My kids are obsessed with Avatar. Ever since we went to McDonald’s last month and splurged on happy meals they can’t stop talking about it. They each got these really cool looking six legged horses that glowed in the dark. At the time, I had no idea what “Avatar” was. I thought it must be a new video game coming out. A few days later, I finally caught on to the media sensation that’s sweeping the nation. Or world, rather. It’s the “must see film” of the decade. And it’s PG-13.
That’s my beef. (Excuse the pun McDonald’s.) Why on earth has McDonald’s agreed to promote a PG-13 movie to small children? Who was the last 13 year old you know who ordered a happy meal?
So Paul and I went to the movie to check it out. I confess, my kids have seen “Star Wars: Revenge of the Sith”, “Harry Potter 5” and most of “The Lord of the Rings” series–all PG-13. I wanted to see if Avatar was “sci-fi action sequence” PG-13 or “oh-my-goodness-this-should-be-rated-R” PG-13. It’s a true PG-13. My kids will not be seeing it.
Even if you could cut out the swearing and the smoking and the, well… intimate scene, the avatar chick is still naked. Oh, yes, she does have on a large, ornate necklace, and something is girding those loins…in the front, but that’s it. The only thing that is keeping the film from being down right indecent is the fact she is blue and has a tail.
The special effects are way cool. The whole idea for the movie is incredibly imaginative. It will probably win best picture. My beef is not with the movie itself. My beef is that it’s shamelessly being marketed to young children. It’s not a children’s movie. I’m just waiting for the coloring books and bed sheets to make their debuts at Wal-Mart.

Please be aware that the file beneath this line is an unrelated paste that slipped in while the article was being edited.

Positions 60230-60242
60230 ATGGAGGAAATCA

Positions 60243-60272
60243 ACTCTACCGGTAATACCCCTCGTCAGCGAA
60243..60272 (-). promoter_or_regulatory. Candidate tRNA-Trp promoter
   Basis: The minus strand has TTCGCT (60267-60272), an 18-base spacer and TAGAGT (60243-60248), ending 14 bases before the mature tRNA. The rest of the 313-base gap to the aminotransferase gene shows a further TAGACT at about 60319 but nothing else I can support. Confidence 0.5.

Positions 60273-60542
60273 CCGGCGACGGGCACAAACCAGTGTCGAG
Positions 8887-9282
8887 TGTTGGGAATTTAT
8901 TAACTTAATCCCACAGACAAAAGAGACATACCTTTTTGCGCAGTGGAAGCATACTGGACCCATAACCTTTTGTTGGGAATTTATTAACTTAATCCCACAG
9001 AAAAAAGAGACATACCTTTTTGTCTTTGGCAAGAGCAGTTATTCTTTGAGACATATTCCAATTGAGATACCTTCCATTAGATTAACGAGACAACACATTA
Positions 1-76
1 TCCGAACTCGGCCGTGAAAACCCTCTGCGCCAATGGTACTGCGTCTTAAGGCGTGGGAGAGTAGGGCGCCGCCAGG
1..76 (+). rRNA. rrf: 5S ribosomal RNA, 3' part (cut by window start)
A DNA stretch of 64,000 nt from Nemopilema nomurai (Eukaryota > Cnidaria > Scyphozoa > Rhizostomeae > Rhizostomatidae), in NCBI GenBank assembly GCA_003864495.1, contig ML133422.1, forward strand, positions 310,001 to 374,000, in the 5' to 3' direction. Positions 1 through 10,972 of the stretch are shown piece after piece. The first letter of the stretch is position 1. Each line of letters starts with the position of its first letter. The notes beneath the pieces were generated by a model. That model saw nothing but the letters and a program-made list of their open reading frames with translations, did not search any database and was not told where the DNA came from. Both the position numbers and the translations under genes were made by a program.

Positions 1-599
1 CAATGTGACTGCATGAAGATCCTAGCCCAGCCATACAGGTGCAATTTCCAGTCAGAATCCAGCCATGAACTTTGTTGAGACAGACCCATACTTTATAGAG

My children have not seen the movie, and they still play Avatar at recess. They want the toys, the costumes, you name it. They are convinced they are the only humans on our planet who haven’t seen it. Apparently, all the kids on Pandora have seen it too.
So to James Cameron and McDonald’s I say this: market to appropriate demographics, will ya?! I can deal with a talking Alvin and the Chipmunks figurine stuck on repeat cackling in the back of my van, but I am just plain tired of telling my kids 15 times a day why they can’t see “Avatar.” Am I really supposed to research the happy meal toy being pushed before pulling into the drive-through?
Exactly how much due diligence do you expect out of anyone who is so frazzled and exhausted that she actually agrees to dinner at McDonald’s?